From our Bureau of Socialist Black Humor with some assistance from our Bureau of Socialist Contempt for Humanity
As a Cuban refrain has it, “esto le pone la tapa al pomo!” (this puts the lid on the bottle). Yes. This is something really bad, something cruel, inexcusable, and deliberately vicious.
The very same dictatorship that is unable to control the spread of mosquito-borne illnesses such as Dengue has just erected a statue that might as well be a giant middle finger that says “váyanse p’al carajo!” to all Cubans.
Carlos Finlay’s pioneering research proved in 1881-82 that the genus Aedes mosquito was the organism, or vector, that transmit yellow fever. And he was therefore the first man on earth to recommend the control of the mosquito population as a way to control the spread of the disease.
Finlay, who was fluent in Latin, French, German, and English, in addition to his native Cuban Spanish, was ridiculed and dismissed as a “crank” for two decades. Then, in the early 1900’s an American commission headed by Walter Reed concluded that Finlay was correct, and the rest is history. Of course, Walter Reed got all the credit and has been hailed as a hero here in the U.S. ever since then.
Finlay, whose discovery has saved billions of lives, deserves monuments, yes. As a matter of fact, a monument to Finlay was erected a century ago (1921) in a park named after him in Old Havana, which is where I first learned of his great gift to humanity.
Why spend valuable resources on this monument now? The best possible way of celebrating Finlay’s memory at this time would have been a fumigation program against the genus Aedes mosquito. The monument unveiled last week is a cruel manifestation of Castro, Inc.’s utter contempt for the Cuban people.
Ironically — and also fittingly, in keeping with Castro, Inc.’s penchant for black humor — the new monument is surrounded by water in which genus Aedes mosquitos will surely breed. As for the obvious UFO symbolism of the monument, well, let’s start an interpreting contest . . . go ahead, interpret away . . .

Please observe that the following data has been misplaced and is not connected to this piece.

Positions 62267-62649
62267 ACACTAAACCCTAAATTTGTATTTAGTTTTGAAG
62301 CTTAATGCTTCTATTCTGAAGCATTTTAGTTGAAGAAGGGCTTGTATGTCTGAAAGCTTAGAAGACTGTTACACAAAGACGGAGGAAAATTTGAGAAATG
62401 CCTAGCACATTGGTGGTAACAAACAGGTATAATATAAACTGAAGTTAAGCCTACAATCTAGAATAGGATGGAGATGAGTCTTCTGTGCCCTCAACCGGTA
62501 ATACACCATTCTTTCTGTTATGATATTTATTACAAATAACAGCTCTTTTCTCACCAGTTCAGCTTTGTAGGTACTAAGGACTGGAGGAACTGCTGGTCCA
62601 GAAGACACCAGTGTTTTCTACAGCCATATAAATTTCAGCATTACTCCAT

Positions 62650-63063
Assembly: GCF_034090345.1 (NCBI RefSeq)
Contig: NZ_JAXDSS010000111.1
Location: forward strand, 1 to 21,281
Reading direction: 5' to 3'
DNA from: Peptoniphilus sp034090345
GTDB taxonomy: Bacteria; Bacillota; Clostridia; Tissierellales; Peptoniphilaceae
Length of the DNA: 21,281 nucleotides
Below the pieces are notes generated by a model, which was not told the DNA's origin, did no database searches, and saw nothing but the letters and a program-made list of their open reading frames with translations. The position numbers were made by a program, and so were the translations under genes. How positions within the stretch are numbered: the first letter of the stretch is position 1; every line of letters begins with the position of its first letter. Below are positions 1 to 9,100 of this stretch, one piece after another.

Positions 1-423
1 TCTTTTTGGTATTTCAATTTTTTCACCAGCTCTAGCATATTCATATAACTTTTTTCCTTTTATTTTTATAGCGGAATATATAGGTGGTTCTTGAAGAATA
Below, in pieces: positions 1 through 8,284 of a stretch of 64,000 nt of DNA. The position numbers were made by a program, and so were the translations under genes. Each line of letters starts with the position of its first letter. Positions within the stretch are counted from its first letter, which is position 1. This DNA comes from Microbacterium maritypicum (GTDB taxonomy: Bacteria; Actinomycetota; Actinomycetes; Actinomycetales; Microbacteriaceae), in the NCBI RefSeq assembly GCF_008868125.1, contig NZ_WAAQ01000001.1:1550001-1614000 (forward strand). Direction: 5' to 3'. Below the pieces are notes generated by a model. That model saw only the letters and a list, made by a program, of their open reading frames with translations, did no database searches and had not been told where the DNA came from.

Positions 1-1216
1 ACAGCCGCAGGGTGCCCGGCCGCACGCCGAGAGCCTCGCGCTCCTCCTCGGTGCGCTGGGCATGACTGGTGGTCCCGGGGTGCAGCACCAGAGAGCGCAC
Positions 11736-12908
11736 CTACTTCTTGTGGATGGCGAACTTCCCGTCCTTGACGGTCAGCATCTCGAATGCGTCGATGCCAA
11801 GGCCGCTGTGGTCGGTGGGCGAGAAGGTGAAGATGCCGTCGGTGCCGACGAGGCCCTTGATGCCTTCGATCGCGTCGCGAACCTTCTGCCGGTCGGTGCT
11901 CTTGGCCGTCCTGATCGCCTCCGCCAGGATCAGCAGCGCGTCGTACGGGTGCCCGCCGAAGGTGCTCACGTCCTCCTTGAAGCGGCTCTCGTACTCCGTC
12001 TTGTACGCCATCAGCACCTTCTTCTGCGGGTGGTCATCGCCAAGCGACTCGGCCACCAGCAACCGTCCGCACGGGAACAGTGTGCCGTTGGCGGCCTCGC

Loosely translated from Periódico Cubano
On the 189th anniversary of the birth of Cuban scientist Carlos Juan Finlay, the Castro regime inaugurated a statue in commemoration of the man who discovered the vector that transmits yellow fever. However, he has not been able to eradicate the proliferation of the Aedes aegypti mosquito, which is why dengue rates are the highest in several decades.
According to a report by the official Granma newspaper, the full-body sculpture was created by José Villa Soberón, Cuba’s National Prize for Plastic Arts, and is located in front of the Finlay Vaccine Institute.
The work is made of bronze, like other emblematic sculptures of Villa Soberón such as the Benny Moré on the Paseo del Prado in Cienfuegos, the Caballero de París in front of the San Francisco de Asís Convent in Havana, Ernest Hemingway sitting at the Floridita bar, or the John Lennon of the park of 17 and 6 in the Cuban capital.
The occasion was propitious for both the Ministry of Public Health (Minsap) and the Ministry of Culture (Mincult) for official propaganda to celebrate “the advances in Cuban medicine.” In this sense, they exemplified that Cuban vaccines against the coronavirus were created from the Finlay Institute, despite the fact that these drugs never received approval from the World Health Organization (WHO).
Simpler tasks such as reducing dengue cases due to the proliferation of the aedes aegypti mosquito that the Cuban scientist himself identified more than 100 years ago cannot be solved by the “medical power” in the 21st century.
The eastern provinces of the country are the ones with the highest prevalence of dengue, especially Santiago de Cuba and Guantanamo. The disease has claimed the lives of dozens of Cubans in recent months, including several doctors and medical students who could not celebrate the anniversary of this December 3.
One of those recently deceased young people was the medical student Carlos Enrique Salgado Fuentes, who had complications with dengue in the city of Baracoa, Guantanamo.
Continue reading HERE in Spanish